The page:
Friday, 23 November 2012
This afternoon while getting ready for my run it dawned on me how useful my sports bra is. Not only does it hold the girls in place, but it is like a mini suitcase for all my diabetic needs while running! Amazing what one can pack in there. Today I had my I-Phone (for music and in case of emergency), insulin pump, tube of 10 glucose tabs, meter and a little baggie with test strips. Works a charm!
Wednesday, 14 November 2012
First of all, today is International Diabetes Day! I am so very thankful to my fellow Canadian Dr. Banting for founding insulin. Without this discovery I would not be here along with many others. I am going to celebrate my hitting the gym tonight wearing blue and working up a good sweat. To me this symbolizes what insulin enables me to do on a daily basis.
It has been two weeks since I starting pumping and I can sum it up in one short sentence. I LOVE IT! I really and truly love my pump and am so happy I made this decision. Don't get me wrong, it has been frustrating and I will be the first to admit that my numbers have been all over the place (not sure what my current A1C will look like)...but it is improving each day and I have learned so much in the last couple of weeks about how my body utilizes the insulin I give it, when it needs more, when it needs less and how all my different types of exercise and foods affect me. I had an idea when on needles, but a lot of the time you are just guessing how much insulin you have left in your system and things can go wrong quickly.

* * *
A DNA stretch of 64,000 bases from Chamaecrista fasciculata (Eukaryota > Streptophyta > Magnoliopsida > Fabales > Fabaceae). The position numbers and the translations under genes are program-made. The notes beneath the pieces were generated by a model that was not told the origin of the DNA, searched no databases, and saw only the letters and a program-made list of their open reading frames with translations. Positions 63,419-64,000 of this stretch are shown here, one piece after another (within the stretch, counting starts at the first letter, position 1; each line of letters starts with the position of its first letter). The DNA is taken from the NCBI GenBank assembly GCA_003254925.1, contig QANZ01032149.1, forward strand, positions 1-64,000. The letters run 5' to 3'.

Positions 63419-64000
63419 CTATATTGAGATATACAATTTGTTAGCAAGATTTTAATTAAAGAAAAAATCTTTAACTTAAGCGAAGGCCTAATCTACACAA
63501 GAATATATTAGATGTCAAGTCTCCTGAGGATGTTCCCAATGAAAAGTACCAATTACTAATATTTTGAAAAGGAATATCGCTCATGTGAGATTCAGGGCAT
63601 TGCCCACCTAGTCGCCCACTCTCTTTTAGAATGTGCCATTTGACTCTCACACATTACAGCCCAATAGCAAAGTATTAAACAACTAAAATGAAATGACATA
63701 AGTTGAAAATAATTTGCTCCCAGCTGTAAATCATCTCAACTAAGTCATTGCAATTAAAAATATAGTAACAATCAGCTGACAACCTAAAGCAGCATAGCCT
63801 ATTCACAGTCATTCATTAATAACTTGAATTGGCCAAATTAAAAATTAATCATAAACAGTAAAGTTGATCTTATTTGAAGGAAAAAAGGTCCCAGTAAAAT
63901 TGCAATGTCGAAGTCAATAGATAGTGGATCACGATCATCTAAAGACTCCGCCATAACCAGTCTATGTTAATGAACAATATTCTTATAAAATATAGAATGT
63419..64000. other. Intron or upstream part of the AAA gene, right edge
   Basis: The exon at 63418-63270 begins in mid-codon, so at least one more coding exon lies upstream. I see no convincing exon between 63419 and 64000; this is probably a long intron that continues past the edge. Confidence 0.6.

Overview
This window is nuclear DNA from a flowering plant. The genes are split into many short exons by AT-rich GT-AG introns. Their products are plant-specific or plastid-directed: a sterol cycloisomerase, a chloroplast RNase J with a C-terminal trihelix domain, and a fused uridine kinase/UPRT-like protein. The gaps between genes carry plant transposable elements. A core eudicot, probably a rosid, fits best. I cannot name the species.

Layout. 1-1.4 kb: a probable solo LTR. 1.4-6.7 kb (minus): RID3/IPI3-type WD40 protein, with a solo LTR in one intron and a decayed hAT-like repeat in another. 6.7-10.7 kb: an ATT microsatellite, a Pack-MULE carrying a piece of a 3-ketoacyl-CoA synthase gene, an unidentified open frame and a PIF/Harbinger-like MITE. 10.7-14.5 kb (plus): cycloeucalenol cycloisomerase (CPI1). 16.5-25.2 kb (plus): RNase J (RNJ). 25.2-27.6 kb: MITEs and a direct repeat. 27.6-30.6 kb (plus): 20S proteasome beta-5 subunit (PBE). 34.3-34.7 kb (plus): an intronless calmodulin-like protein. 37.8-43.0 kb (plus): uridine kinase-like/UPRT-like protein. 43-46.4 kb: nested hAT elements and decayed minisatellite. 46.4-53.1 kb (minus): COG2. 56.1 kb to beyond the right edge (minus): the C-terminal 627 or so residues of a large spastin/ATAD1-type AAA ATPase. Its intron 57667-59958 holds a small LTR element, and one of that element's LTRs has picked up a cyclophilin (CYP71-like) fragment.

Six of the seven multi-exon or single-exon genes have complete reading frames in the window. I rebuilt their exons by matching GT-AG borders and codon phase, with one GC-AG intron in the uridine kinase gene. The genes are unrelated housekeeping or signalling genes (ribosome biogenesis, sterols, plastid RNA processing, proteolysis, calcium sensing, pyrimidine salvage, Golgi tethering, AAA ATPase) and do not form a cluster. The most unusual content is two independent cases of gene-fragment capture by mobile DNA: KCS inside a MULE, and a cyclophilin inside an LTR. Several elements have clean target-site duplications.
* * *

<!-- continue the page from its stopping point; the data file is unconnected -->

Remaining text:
Some of the things I have learned. I have dawn phenomenon in a big way. I am working with my team to adjust my basal through the night and this is working. The first day I woke up with a 16.0 I nearly had a bird. Now my numbers are getting closer to what they should be after fasting all night. I need significantly more insulin during the night! My insulin to carb ratio's have also changed and this has helped with my post meal numbers. I need more insulin at breakfast, a bit less at lunch and then less again for supper. My team started me on a conservative basal rate during the day and that has increased as well.